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Wednesday, November 30, 2016

Igbos Are the Descendants of King Solomon and Queen Sheba of Ethiopia

Written by: Ifeduba Tochukwu

It is no longer in question that the Igbos are the original Hebrew people from Israel  as many abundant historical cultural facts and literally works have pointed out earlier hence this write up will not dwell on such already concluded issue.

In this work we shall explain how the Igbo people migrated to their current location in south east Nigeria and environs over 2000 years ago from the Holy Land of Israel. Very few people are actually aware that the Igbos are not only Hebrews but in fact a direct descendant of King David through his son Solomon a royal bloodline. 

How they came around to their present location is what we shall discuss extensively here.

King Solomon had sexual Intercourse with Queen Sheba of Ethiopia, the union resulted to a son called Menelik. Facially Majority of fair skin Igbo women look like Queen Sheba and Ethiopians which is also a pointer to common historical ties with Ethiopian rather than their immediate west African neighbors who are mostly dark skin.

The Igbos migrated from Ethiopian cross the desert pass Chad and Northern Nigeria down to the East Across the River Niger where the eventually settled . When the colonial master first came to the North they were told that Great Jewish people dwell across the River Niger a direct reference to the Igbo people.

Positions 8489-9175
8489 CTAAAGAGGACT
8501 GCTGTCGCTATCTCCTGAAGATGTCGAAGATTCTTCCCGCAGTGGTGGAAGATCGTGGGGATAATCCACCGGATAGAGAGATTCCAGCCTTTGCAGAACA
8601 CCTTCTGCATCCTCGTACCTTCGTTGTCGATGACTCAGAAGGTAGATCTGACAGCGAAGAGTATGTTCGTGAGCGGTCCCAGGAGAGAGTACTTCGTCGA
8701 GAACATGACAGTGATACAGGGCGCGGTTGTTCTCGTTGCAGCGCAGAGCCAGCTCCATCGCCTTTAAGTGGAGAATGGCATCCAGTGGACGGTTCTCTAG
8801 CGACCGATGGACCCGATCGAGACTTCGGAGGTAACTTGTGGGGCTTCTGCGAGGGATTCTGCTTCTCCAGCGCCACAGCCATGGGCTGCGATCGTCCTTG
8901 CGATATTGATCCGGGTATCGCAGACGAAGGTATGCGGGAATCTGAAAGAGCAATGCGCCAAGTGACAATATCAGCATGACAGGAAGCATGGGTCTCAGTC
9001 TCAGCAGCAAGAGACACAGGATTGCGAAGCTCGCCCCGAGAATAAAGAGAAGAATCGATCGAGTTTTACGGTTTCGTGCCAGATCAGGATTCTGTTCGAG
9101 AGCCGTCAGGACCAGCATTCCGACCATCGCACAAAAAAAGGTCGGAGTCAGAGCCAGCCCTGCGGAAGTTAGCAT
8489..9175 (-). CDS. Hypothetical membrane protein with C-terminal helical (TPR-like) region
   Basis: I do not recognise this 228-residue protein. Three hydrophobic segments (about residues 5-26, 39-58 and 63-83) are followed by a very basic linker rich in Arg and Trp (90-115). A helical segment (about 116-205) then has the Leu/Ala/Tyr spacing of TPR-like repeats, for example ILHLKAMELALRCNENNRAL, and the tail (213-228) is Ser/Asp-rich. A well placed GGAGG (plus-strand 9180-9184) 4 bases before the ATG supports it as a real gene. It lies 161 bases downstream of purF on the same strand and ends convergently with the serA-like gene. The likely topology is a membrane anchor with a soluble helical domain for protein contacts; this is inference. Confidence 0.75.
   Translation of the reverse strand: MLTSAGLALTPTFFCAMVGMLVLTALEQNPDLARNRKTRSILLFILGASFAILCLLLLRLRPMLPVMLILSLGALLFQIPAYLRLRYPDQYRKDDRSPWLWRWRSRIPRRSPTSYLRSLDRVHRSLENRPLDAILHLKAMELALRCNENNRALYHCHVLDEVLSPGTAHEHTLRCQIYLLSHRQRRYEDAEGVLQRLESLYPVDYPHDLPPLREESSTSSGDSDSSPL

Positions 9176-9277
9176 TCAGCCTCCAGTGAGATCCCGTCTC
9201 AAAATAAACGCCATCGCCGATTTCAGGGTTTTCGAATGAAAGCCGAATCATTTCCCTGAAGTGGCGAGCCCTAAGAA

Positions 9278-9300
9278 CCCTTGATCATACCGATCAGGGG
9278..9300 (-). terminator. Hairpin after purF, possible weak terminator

In principles the Igbo Jews Migrated from Ethiopia Jewish community to their current location in South East Nigeria just along the shores of the Atlantic Ocean, they brought several Jewish relics and custom with them which is still noticeable until this very day. Majority of Igbos left Ethiopia in the 4th century.

The Ethiopian Jews, also called the "Beta Israel" (House of Israel), termed "Falashas" (The Outsiders) by their neighbors, always remembered the hills of Jerusalem even as they lived in the mountains of Gonder. One of the core tenets of Ethiopian Jewish belief, prayer and day-today life was the desire to return to "Zion" - to once again look upon those hills. The journey from exile to redemption however, was one fraught with isolation and danger along the way.

Our story begins with the rise of Christianity in the 4th century. Conversion was forced upon the Jews of Ethiopia and those who maintained their faith and identity were persecuted, forcing them to withdraw to the mountainous region of Gondar. There they settled, built communities and lived for over 2000 years.